Should I put foam boards right against my basement wall or leave an air gap?
Hi, I live in Southwest Indiana and the basement to our home has no insulation with a cinderblock wall that they have either applied white paint or drylok to, can't tell though. The basement is also a walkout so three sides are exposed to air while the front of the house is underground. My question is should I apply 2 inch foam board to the inside of the wall or leave a gap for air? I understand mold will not grow on the board but I am afraid that there are very small cracks in the mortar in-between some of the blocks and don't know if this will affect anything.. I found a tiny stream of light coming through only one block and had to seal it. Rain does not get directly on the walls and the crack was so small that nothing comes through. Sorry for the rambling but I wanted to give you as much information as possible. Thanks for any help you can provide.
There isn’t any need to leave an air gap between the foundation wall and your insulation, in fact it can cause big problems. You’re best to put it right against the wall. See more here on this page –
Why are Basements Moldy? How to Fix & Prevent Mold in Homes
If you leave an air gap then you’re at significant risk of there being an air convection behind the insulation which could increase the risk of mold forming, and also lead to heat loss.
Best to put it right against the wall. But your mention of light coming through is a bit of a concern, what condition is the wall in, are there many cracks? And was it insulated before of is this the first time? If the block wall has always been exposed and kept warm (meaning no insulation), then you’re introducing a new variable to the equation by letting it freeze and thaw seasonally. That can lead to cracking with block foundations since they are weaker than poured concrete and only held together by the mortar – which is the reason why light coming through is not a good thing.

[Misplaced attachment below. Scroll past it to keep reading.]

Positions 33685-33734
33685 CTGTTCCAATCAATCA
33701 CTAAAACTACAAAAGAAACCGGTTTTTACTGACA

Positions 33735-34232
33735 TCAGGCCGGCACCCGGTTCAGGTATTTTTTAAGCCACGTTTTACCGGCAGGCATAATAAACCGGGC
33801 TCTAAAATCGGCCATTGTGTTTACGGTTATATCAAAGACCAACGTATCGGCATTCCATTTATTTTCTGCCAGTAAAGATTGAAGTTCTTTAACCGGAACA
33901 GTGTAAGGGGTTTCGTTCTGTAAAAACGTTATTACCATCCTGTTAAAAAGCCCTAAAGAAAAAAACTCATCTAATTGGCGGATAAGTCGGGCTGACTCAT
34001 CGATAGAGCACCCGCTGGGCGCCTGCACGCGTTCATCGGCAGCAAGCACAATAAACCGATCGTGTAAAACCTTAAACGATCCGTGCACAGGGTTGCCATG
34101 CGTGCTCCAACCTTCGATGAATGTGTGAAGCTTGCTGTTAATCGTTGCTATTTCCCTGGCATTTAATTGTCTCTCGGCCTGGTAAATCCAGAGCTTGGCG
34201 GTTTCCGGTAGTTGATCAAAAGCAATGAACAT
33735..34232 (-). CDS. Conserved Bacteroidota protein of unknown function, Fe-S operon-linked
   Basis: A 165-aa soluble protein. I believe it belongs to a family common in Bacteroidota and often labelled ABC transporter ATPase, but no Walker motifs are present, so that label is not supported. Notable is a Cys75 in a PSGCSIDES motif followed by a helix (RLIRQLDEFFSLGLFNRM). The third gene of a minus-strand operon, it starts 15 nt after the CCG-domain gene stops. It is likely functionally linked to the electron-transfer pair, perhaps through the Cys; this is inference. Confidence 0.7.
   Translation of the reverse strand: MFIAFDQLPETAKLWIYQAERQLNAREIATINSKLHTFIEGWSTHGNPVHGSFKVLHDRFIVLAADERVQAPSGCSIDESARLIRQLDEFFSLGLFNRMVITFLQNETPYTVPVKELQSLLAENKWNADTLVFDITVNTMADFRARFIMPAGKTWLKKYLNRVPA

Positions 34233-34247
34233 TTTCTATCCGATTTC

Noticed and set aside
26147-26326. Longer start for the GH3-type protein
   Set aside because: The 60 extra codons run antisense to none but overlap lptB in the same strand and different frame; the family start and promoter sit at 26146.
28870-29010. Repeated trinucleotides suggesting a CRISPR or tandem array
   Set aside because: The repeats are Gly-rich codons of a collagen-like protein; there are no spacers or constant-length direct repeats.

I've went around the house and found only a few joints where there is a "crack". I almost wouldn't even call it a crack because its actually where the mortar is slightly separated from one side of the block like settling. There are no cracks directly through the blocks. The house was built in 1954 and I see no signs of it ever having any sort of insulation in the basement. The conduit for electricity is directly set against the wall with old metal outlet boxes,, no adhesive stuck on the wall, and no holes in the floor of the concrete or up above on the floor joist where there could've been a framed wall. So are you saying I actually need insulation on the exterior to stop the block from freezing and thawing? We have funds at the moment but don't want to pour a ton of money into it. I'm just trying to prevent any further damage to the wall while increasing the efficiency of the basement because we are currently living in it while we renovate upstairs. The furnace kicks on every few minutes and is driving the heating bills up drastically.
Exterior insulation is for sure the best, no question. But it can be a lot more work since you need to excavate. I don't want to instill panic in you about this since tons of block foundations get insulated from the inside and it causes no problem at all, it's just something to consider. Your climate isn't too harsh there so if you think it looks okay then go for it. What can reduce the risk of cracking even more is if you keep it as dry as possible, so make sure water drains away from it not towards it.
What about the condensation that might form between the foamboard and block wall? Won't it eventually just drip down and cause issues with flooring?